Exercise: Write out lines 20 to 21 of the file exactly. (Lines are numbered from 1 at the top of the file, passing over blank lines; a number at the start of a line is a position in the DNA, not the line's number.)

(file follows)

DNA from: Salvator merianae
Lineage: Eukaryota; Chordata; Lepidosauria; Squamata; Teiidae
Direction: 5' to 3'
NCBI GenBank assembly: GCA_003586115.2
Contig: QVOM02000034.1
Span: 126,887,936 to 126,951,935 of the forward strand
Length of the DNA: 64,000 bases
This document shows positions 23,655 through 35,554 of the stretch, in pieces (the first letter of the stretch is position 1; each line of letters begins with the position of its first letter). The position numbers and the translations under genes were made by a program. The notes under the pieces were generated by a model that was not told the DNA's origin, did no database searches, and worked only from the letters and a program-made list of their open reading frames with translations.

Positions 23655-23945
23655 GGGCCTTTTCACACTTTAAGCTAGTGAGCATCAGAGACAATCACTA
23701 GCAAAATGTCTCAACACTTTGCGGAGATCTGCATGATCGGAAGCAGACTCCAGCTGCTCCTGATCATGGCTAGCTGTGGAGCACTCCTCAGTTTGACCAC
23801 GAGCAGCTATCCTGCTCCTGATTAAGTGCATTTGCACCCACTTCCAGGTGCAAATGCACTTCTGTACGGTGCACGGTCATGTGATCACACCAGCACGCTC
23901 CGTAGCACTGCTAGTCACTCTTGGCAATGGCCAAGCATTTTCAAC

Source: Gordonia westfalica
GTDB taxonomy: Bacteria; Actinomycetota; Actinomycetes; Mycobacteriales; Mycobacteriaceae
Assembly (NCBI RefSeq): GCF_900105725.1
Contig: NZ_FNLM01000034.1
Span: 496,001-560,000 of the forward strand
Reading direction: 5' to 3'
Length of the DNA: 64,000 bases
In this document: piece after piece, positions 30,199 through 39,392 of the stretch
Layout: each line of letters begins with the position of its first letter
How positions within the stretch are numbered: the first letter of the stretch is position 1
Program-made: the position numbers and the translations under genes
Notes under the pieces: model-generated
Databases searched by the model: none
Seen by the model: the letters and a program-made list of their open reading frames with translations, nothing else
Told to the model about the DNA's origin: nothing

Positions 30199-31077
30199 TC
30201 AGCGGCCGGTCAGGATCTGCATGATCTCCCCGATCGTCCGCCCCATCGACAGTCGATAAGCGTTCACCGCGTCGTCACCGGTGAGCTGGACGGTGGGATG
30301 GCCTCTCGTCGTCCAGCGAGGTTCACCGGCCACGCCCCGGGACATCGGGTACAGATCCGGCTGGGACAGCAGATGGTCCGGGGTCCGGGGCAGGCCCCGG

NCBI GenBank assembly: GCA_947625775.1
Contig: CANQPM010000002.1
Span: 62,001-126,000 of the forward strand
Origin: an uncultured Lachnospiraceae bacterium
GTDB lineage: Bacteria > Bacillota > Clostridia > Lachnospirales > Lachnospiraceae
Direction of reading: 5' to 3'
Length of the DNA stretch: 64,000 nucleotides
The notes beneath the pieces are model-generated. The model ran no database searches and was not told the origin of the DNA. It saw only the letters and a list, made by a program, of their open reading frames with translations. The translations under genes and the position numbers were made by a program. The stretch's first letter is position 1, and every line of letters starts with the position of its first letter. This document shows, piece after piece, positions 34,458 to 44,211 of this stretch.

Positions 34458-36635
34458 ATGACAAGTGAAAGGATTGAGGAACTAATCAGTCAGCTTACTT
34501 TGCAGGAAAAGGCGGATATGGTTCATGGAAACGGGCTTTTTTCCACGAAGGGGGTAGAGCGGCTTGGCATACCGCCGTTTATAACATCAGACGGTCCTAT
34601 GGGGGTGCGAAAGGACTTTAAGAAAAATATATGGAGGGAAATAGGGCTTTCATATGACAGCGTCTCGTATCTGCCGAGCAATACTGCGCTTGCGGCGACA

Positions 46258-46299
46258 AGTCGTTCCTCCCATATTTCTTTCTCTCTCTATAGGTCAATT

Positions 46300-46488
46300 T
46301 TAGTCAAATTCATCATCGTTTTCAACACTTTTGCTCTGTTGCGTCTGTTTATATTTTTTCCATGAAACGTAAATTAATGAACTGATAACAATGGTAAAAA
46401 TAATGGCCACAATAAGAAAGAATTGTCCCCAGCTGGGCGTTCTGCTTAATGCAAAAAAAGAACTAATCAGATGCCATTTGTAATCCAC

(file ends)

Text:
Length of the DNA: 64,000 bases
In this document: piece after piece, positions 30,199 through 39,392 of the stretch